June action at the Southwest Chess Club (of Hales Corners): Heatwave Action II: June 4 3-Round Swiss in Two Sections (G/30 Minutes and G/29 Minutes). USCF Rated. EF: $5 members, $7 others. (½ Point Bye available for only first round if requested prior to round) TD is Becker; ATD is Grochowski. Sizzling Summer Cook-off Swiss: June 11, 18 & 25 3-Round Swiss in Two Sections. (Open and Under 1600) Game/100 minutes. USCF Rated. EF: $5 members, $7 others. (One ½ Point Bye Available for any round (except round four) if requested at least 2-days prior to round). TD is Fogec; ATD is Grochowski. The Club meets meets every Thursday night from 6:00 PM at the St. James Catholic Church in the lower level of the Parish Center building (immediately in front of the church). The address is 7219 South 27th Street in Franklin. The club opens at 6 PM, Tournament Games at 7 PM. Here is a map to the club. We are just south of Rawson on 27th, and close to I-94 in Franklin. For further information, contact: Allen Becker: (414) 423-0206 (cell 414-807-0269) Email Allen Tom Fogec: (414) 425-6742 Email Tom Robin Grochowski (414) 744-4872 Email Robin Sheldon Gelbart (414) 529-5931 Email Sheldon

In Men's Clothes: Union Soldier Was a Woman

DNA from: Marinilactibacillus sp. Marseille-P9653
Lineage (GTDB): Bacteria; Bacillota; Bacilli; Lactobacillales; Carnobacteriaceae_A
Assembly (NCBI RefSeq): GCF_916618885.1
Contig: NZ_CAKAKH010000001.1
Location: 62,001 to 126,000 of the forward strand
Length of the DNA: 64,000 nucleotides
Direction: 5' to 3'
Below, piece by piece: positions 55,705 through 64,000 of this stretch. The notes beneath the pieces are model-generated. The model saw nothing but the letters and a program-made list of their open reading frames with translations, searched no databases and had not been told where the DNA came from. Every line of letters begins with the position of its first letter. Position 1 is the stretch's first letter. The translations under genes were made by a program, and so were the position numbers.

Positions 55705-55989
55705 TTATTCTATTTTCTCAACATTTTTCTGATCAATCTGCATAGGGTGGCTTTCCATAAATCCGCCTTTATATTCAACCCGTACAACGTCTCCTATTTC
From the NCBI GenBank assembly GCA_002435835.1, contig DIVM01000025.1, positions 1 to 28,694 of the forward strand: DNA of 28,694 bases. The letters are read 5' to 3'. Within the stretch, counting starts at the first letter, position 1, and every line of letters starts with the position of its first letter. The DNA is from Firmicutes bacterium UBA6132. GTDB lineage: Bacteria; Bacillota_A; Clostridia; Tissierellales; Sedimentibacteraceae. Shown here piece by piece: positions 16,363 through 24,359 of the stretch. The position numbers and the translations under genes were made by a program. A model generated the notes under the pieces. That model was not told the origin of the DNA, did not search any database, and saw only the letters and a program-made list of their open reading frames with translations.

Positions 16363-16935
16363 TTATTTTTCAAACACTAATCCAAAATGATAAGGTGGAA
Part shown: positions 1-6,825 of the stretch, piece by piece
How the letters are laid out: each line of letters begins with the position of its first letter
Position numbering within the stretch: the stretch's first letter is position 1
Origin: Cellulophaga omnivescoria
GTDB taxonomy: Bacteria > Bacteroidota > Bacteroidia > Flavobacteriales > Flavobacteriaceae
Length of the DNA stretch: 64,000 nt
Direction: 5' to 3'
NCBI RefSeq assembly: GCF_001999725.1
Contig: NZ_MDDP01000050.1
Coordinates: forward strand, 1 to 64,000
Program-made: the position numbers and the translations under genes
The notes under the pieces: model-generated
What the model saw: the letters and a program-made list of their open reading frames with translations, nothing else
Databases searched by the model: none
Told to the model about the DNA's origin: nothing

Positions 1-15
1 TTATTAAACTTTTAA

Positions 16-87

Story from National Public Radion In Civil War, Woman Fought Like A Man For Freedom by Linda Paul May 24, 2009 · Albert D.J. Cashier was the shortest soldier in the 95th Illinois Infantry. In one of the few existing photographs of Cashier during the Civil War, you can faintly detect the outline of breasts under his uniform. But that's if you're looking for it. And the military apparently was not. "They didn't conduct physical exams in those days, the way the military does now," says Rodney Davis, a retired professor of history at Knox College in Galesburg, Ill. "What they were looking for was warm bodies." Jennie Hodgers, masquerading as Cashier, marched thousands of miles during the war. She was at the Siege of Vicksburg and the surrender of Mobile. Her regiment took part in more than 40 skirmishes and battles. "Albert Cashier seems to have been in [the war] from the beginning to the end," Davis says. "She stuck it out." Davis' own great-grandfather was Cashier's commanding officer and one of several former comrades who rallied to Hodgers' defense when officials considered taking away her veteran's pension for identity fraud. To her fellow soldiers, Davis says, her status as a Union Army veteran trumped her identity as a woman. "She demonstrated that she was as good as they were," Davis says. "She was as brave as they were, as effective a soldier. For her to be a woman was obviously worthy of remark, but it's not anything that seems to have made them turn away from her." Why Live As A Man? After her secret was discovered, Hodgers told different stories to different people about why she had chosen to live as a man. She reportedly told one newspaper that lots of people had enlisted under fake names, and she did, too. "The country needed men, and I wanted excitement," she said. But to get another idea of why Hodgers may have subjected herself to the rigors of war, it helps to know a little about the U.S. job market in 1861. "A private in the Union Army made $13 a month, which was easily double what a woman would make as a laundress or a seamstress or even a maid," says Deanne Blanton, co-author of They Fought Like Demons: Women Soldiers in the Civil War. Blanton has documented hundreds of cases of women who masqueraded as men during the war. She says many joined for both patriotic and economic reasons. "But once they were in the pants and earning more money and spending their money," Blanton says, "they seemed to greatly enjoy the freedom that came with being perceived as a man." At the time of the Civil War, women couldn't vote. They mostly depended on men to survive. In return, they were supposed to devote their time and talents entirely to husbands, children and their extended families. That was the Victorian ideal. That ideal was mostly aimed at middle- and upper-class women. Blanton says they're not the ones who went off to war. "The women who went to war," she says, "who disguised themselves as men and carried a gun, were overwhelmingly working-class women, immigrant women, poor women, urban women and yeoman farm girls." Hodgers was an immigrant from Clogherhead, Ireland, who couldn't read or write. At the end of the war, she had to make some tough decisions about her identity. If she continued as Albert Cashier, it was more likely she would find work, keep the friends she had made during the war and be part of a respected community of Civil War veterans. "She can have a bank account. She can vote in elections -– and she did, by the way," Blanton says. "Or, if she goes back and puts on a dress and tells everyone that she's Jennie, she has just lost her entire life." Hodgers decided to continue her life as a man. A few years after the war, Cashier made his way to Saunemin, Ill. He worked many jobs, including a stint as a farmhand and the town lamplighter. He ended up living in a little house that is now sitting in pieces in a desolate storage building. Town Reluctantly Celebrates Veteran Saunemin is a pretty sleepy place: just a grain elevator, a few other businesses and The Tap — the only restaurant and bar along the main strip. Jim Schulz lives on a farm outside of Saunemin. He and his wife, Dina, have heard the talk around town. Dina says some residents believe that embracing the story of Jennie Hodgers will help bring tourists to town. "Other people, I think, frankly, would rather everybody not know we had a cross-dresser in Saunemin," she says. "I wouldn't like to think that that's what puts us on the map," Jim Schulz says, "but maybe it is." "The town was not especially proud of Cashier," says Cheryl O'Donnell, a church secretary and Cashier proponent. Since the 1960s, a handful of locals have been trying to save Cashier's house. Over the years, the house has been moved at least eight times. For a while, it was next to the Saunemin fire station. O'Donnell says the fire department used to joke about the house. "They said, 'We're gonna burn it for a practice drill,'" she says. "They thought that was funny." The house was saved thanks to Betty Estes, the tourism director of a town just down the road. She began bringing busloads of people over to Saunemin to view Cashier's grave. The city board of Saunemin seemed to take notice, and now there are big plans to finally reconstruct the old house and put it close to the spot where Cashier used to live. If things go according to plan, Hodgers' secret will soon be exposed to a larger audience. Visitors will be able to come to her grave site — and to her old house — to hear all about her remarkable and complicated life. This piece was produced by Linda Paul with help from Jay Allison and the public radio Web site